Wind farms are part of our surroundings and therefore are in general fairly accessible power generation facilities. Safety is key to both continuation of operations and a corporate responsibility towards workers and third parties. It must be safeguarded through a comprehensive process including analytical RUL calculation, inspections and certification to confirm that there is a limited risk exposure while the installation continues operating. Once the real status of the wind turbines is characterised, smart operational strategies can be deployed to maximise the return on the investment.
Jose Javier Ripa / Business Development Manager / UL DEWI, Spain
RUL is calculated by comparing the number of cycles, performed at critical locations (load stations) on the aeroelastic model, under two scenarios of power production and external conditions. The scenarios are:
- Those corresponding to certification (design basis of the turbine), and
- Those estimated for the site-specific conditions.
The lifetime extension (LTE) factors can be determined with a certain accuracy level, which is heavily influenced by the quantity and quality of available data (from the design/certification phase and gathered from on-site conditions), wind turbine models and simulations. A refined treatment of all available data and simulations can reduce the uncertainty and increase the accuracy of the LTE estimation within the possibilities.
According to ISO 2394: General principles on reliability for structures, reliability is ‘the ability of a structure or structural element to fulfil the specified requirements, including the working life for which it has been designed’. The probability of failure can be calculated as the inverse of the reliability.
Wind turbine components are usually designed considering extreme and fatigue loads. Extreme loads are defined based on the materials’ ultimate strength, which from the design point of view equates to sizing the section’s area, or using materials set to the proper strength.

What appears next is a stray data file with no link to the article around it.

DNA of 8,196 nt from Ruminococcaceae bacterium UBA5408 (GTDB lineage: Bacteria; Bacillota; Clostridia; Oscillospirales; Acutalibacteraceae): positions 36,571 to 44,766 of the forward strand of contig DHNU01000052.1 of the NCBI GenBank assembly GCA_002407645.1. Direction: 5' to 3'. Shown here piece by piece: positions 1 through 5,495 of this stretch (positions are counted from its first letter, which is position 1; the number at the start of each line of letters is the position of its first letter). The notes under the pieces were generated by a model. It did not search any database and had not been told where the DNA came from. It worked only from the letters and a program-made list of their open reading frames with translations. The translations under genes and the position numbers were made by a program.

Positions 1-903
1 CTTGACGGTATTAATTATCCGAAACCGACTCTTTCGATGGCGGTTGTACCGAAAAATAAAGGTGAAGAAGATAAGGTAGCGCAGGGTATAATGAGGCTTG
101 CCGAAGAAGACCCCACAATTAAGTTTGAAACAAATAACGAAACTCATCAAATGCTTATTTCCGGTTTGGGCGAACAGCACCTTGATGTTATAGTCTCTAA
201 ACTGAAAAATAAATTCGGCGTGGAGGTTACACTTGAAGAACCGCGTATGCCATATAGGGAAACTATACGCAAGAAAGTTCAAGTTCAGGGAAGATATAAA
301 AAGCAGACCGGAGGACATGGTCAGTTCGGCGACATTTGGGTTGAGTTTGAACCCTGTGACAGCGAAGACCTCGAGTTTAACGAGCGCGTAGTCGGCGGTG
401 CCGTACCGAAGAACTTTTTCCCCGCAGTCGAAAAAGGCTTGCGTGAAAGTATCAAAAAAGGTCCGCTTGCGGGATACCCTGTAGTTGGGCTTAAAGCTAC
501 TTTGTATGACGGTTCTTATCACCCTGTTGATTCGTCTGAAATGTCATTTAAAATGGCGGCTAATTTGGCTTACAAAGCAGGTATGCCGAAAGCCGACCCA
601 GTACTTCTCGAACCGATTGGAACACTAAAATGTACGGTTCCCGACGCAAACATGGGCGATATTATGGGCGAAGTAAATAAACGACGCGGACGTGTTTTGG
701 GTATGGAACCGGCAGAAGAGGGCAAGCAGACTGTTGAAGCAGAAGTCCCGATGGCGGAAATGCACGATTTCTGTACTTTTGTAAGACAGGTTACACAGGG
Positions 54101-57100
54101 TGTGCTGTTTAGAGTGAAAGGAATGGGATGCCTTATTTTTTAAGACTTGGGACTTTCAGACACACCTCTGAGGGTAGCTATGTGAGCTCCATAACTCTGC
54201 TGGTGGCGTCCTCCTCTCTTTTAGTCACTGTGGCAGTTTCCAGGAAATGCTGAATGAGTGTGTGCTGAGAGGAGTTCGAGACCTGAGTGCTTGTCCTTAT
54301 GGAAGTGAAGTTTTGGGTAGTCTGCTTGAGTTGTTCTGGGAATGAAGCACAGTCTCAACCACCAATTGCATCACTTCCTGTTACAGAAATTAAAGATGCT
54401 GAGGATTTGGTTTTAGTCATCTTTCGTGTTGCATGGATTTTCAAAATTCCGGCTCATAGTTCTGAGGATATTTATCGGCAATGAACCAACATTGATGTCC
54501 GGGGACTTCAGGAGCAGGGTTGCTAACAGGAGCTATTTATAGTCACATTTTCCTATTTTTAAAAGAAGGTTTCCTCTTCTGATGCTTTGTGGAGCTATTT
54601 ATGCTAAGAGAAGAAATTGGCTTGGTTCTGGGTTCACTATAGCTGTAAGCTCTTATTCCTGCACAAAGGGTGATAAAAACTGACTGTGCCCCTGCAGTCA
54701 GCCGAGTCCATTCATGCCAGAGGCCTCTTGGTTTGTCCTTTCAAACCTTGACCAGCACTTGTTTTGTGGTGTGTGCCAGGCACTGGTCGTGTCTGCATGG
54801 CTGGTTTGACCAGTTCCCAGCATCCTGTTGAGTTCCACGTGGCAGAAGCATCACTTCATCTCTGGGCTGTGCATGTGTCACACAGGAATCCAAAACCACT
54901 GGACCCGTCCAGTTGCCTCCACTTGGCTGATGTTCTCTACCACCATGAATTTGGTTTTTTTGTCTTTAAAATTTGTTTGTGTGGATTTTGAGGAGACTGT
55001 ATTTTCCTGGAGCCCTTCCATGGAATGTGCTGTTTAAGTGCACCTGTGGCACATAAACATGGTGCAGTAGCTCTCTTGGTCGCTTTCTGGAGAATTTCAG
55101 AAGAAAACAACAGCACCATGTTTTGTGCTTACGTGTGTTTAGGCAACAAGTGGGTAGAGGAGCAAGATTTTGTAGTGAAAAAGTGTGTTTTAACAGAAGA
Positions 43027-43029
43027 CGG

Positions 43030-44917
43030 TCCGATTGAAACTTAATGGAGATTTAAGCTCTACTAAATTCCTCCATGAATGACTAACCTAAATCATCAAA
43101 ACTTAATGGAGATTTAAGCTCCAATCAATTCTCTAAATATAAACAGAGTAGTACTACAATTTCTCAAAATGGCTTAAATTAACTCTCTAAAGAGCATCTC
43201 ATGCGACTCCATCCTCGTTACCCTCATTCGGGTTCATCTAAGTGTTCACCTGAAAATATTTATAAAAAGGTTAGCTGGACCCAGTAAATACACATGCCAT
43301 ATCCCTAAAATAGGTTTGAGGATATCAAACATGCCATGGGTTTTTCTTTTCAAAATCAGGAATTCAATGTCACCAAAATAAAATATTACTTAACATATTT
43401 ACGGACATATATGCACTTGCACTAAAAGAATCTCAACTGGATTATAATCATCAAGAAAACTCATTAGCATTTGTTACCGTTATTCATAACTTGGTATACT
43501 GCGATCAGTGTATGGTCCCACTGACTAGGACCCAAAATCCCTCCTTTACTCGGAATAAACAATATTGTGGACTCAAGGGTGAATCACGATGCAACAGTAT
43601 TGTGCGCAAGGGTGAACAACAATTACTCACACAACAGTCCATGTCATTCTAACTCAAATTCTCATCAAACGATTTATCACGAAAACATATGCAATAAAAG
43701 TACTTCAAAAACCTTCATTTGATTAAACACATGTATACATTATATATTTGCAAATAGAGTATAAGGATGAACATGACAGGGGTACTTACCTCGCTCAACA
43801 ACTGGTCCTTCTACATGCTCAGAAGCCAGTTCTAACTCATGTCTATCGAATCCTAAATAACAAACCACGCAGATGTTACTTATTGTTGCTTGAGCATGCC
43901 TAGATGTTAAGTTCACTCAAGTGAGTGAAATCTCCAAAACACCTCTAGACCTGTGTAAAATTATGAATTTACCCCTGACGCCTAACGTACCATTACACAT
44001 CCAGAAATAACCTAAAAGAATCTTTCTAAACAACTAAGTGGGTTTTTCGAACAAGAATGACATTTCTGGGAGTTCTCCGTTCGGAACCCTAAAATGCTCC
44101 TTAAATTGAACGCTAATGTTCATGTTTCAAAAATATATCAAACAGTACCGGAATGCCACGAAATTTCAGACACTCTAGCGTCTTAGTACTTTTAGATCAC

Fatigue is more complex to manage. Loads are defined by Wöhler curves (S–N curve = fatigue curve). Damage (how the fatigue margin is consumed) is calculated by the rainflow cycles counting method, adding the damage of each cycle in line with the Palmgren–Miner theory, exampled by the Endurance curve above.
In practical terms, instead of using a discrete calculation for each load level, the fatigue history is normally summarised in a damage equivalent load or DEL for a specific number of cycles (usually 10 million cycles as the reference).
As part of uncertainty reduction, correct wind modelling is a critical aspect. The use of a proper turbulence model such as the Kaimal model, and a proper number of turbulence seeds in order to model the wind power spectrum and spatial coherence, is a must in analytical LTE modelling. IEC 61400-1 ed. 3 standardises the number and requirements using several turbulence seeds per wind speed. The IEC proposed method is key to reducing LTE estimation uncertainty.
Figure 2 shows an example of the synthetic wind seeds with spatial coherence generated for three different turbulence intensity levels (0.5%, 5% and 18%).
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